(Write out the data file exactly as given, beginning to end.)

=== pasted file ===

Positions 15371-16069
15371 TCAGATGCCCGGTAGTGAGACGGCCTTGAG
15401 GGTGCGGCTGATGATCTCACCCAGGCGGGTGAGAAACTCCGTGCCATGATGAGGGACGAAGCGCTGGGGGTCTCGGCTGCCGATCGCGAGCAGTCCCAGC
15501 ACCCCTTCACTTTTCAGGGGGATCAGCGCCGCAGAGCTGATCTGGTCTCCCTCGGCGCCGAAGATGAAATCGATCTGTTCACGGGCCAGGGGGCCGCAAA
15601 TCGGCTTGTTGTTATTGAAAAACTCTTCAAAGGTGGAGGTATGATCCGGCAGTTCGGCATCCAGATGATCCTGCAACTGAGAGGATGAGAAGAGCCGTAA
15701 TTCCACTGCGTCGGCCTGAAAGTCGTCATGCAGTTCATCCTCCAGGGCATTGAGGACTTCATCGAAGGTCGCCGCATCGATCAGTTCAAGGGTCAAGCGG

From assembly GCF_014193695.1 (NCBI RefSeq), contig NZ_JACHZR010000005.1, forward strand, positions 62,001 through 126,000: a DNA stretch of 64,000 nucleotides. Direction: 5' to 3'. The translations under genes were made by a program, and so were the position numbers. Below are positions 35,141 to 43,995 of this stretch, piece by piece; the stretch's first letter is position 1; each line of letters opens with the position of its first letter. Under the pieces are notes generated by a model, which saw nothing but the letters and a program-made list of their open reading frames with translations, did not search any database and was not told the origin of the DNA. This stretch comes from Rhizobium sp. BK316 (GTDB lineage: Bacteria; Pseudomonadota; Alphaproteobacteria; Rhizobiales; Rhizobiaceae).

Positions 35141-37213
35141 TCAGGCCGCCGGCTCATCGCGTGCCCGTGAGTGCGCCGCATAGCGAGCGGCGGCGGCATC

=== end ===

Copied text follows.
Positions 15371-16069
15371 TCAGATGCCCGGTAGTGAGACGGCCTTGAG
15401 GGTGCGGCTGATGATCTCACCCAGGCGGGTGAGAAACTCCGTGCCATGATGAGGGACGAAGCGCTGGGGGTCTCGGCTGCCGATCGCGAGCAGTCCCAGC
15501 ACCCCTTCACTTTTCAGGGGGATCAGCGCCGCAGAGCTGATCTGGTCTCCCTCGGCGCCGAAGATGAAATCGATCTGTTCACGGGCCAGGGGGCCGCAAA
15601 TCGGCTTGTTGTTATTGAAAAACTCTTCAAAGGTGGAGGTATGATCCGGCAGTTCGGCATCCAGATGATCCTGCAACTGAGAGGATGAGAAGAGCCGTAA
15701 TTCCACTGCGTCGGCCTGAAAGTCGTCATGCAGTTCATCCTCCAGGGCATTGAGGACTTCATCGAAGGTCGCCGCATCGATCAGTTCAAGGGTCAAGCGG

From assembly GCF_014193695.1 (NCBI RefSeq), contig NZ_JACHZR010000005.1, forward strand, positions 62,001 through 126,000: a DNA stretch of 64,000 nucleotides. Direction: 5' to 3'. The translations under genes were made by a program, and so were the position numbers. Below are positions 35,141 to 43,995 of this stretch, piece by piece; the stretch's first letter is position 1; each line of letters opens with the position of its first letter. Under the pieces are notes generated by a model, which saw nothing but the letters and a program-made list of their open reading frames with translations, did not search any database and was not told the origin of the DNA. This stretch comes from Rhizobium sp. BK316 (GTDB lineage: Bacteria; Pseudomonadota; Alphaproteobacteria; Rhizobiales; Rhizobiaceae).

Positions 35141-37213
35141 TCAGGCCGCCGGCTCATCGCGTGCCCGTGAGTGCGCCGCATAGCGAGCGGCGGCGGCATC